‘Why I believe Corbyn is right about Russia’

Bias? The BBC faced heavy criticism for presenting Corbyn with Red Square in the background.
by Peter Hitchens

One of Britain’s leading conservative voices, the man who calls himself “Britain’s obituarist” writes for The Mail on Sunday newspaper and is a former foreign correspondent in Moscow.

Jeremy Corbyn accused the government of “rushing way ahead of the evidence” as it blamed Russia for the Salisbury poisoning. But the Labour leader has found backing from an unlikely source…

Is this a warning? In the past few days I have begun to sense a dangerous and dark new intolerance in the air, which I have never experienced before. An unbidden instinct tells me to be careful what I say or write, in case it ends badly for me. How badly? That is the trouble. I am genuinely unsure.

I have been to many countries where free speech is dangerous. But I have always assumed that there was no real risk here.

Now, several nasty trends have come together. The treatment of Jeremy Corbyn, both by politicians and many in the media, for doing what he is paid for and leading the Opposition, seems to me to be downright shocking.

I have been to many countries where free speech is dangerous. But I had assumed that there was no risk here.

I disagree with Mr Corbyn about many things and actively loathe the way he has sucked up to Sinn Fein. But he has a better record on foreign policy than almost anyone in Parliament. Above all, when so many MPs scuttled obediently into the lobbies to vote for the Iraq War, he held his ground against it and was vindicated.

Mr Corbyn has earned the right to be listened to, and those who now try to smear him are not just doing something morally wrong. They are hurting the country. Look at our repeated rushes into foolish conflict in Iraq, Libya, Syria and Afghanistan. All have done us lasting damage.

Everyone I meet now thinks they were against the Iraq War (most of them weren’t, but never mind). So that’s over.

But Libya remains an unacknowledged disgrace. David Cameron has not suffered for it, and those who cheered it on have yet to admit they were mistaken.

Yet we pay for it, literally, every day. Along with our clinically insane covert intervention on the side of Al Qaeda in Syria, the Libyan adventure created the unending migration crisis across Europe which, in my view, threatens the stability of the whole continent.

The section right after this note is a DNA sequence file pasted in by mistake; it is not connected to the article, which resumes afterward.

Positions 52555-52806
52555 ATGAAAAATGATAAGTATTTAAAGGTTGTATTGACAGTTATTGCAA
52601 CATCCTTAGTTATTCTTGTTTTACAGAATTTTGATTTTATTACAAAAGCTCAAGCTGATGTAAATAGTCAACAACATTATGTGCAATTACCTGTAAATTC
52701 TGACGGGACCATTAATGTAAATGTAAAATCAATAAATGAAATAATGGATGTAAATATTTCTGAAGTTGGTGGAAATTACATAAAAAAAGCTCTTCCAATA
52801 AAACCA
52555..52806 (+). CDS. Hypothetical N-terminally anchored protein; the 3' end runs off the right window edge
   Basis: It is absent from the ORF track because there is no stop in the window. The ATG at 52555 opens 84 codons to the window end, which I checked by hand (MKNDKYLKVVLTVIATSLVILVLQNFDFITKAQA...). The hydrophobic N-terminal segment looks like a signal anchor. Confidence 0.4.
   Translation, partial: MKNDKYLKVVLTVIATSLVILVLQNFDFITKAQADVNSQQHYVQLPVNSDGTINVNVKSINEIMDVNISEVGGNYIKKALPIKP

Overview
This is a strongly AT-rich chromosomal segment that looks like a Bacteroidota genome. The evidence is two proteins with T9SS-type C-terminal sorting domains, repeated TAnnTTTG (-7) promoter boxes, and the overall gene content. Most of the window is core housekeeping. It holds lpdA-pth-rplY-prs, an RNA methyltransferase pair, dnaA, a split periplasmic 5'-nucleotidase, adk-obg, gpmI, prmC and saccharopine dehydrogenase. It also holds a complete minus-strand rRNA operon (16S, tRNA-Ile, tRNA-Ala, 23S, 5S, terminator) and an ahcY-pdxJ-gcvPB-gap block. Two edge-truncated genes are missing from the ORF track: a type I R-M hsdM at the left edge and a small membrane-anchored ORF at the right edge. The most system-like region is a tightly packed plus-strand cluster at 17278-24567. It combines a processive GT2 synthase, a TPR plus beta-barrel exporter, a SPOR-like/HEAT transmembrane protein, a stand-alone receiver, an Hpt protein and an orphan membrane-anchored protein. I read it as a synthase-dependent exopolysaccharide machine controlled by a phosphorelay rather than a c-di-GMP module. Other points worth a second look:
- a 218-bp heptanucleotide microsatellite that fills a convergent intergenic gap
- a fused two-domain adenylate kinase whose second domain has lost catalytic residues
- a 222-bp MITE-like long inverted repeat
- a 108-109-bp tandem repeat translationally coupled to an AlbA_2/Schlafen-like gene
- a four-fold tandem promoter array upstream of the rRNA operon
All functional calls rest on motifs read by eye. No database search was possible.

Yet I recall a surge of anger from the audience when I doubted some crude war propaganda about mass rapes in Libya on the BBC’s Question Time. War is strangely popular, until it comes to your own doorstep.

I sense an even deeper and more thoughtless frenzy over Russia, a country many enjoy loathing because they know so little about it.

I have already been accused, on a public stage, of justifying Moscow’s crime in Salisbury. This false charge was the penalty I paid for trying to explain the historical and political background to these events. I wonder if the bitterness also has something to do with the extraordinarily deep division over the EU, which has made opponents into enemies in a way not seen since the Suez Crisis.

The crude accusation, with its implication of treachery, frightened me. I expect, as time goes by, I will be accused of being an “appeaser” and of being against “British values”. And then what? An apparatus of thought policing is already in place in this country. By foolishly accepting bans on Muslim “extremists”, we have licensed public bodies to decide that other views, too, are “extremist”.

Because the authorities are terrified of upsetting Islam, nothing much will happen to Muslim militants. But conservative and Christian views such as mine will suffer.

What next? “British values” over foreign policy, war, immigration? I expect so. TV and the internet have for years been promoting a leaden conformism, whose victims are actually shocked – and often angry – when anyone disagrees.

There’s no spirit of liberty left in this country.

Yes, I am scared, and I never have been before. And so should you be.

War, or the danger of war, is always an opportunity to silence troublemakers.

Republished with kind permission from The Mail on Sunday.

You Decide

  1. Is Jeremy Corbyn right about Russia?


  1. Hitchens describes Russia as “a country many seem to enjoy loathing because they know so little about it”. Write 500 words on whether you believe this is true.

Word Watch

Sinn Fein
A Northern Irish political party that advocates a united Ireland. It has historical links to the IRA.
Question Time
A BBC show where an audience asks a panel of politicians and journalists about the main news events of the week.
Suez Crisis
An international crisis in the Middle East in 1956 that started when the Egyptian president, Gamal Abdel Nasser, nationalised the Suez Canal, which links the Red Sea with the Mediterranean Sea. The canal had been owned by the Suez Canal Company, which was controlled by French and British interests.
The term is loaded with references to Neville Chamberlain, who advocated a policy of “appeasement” in response to Adolf Hitler’s aims to expand German power.

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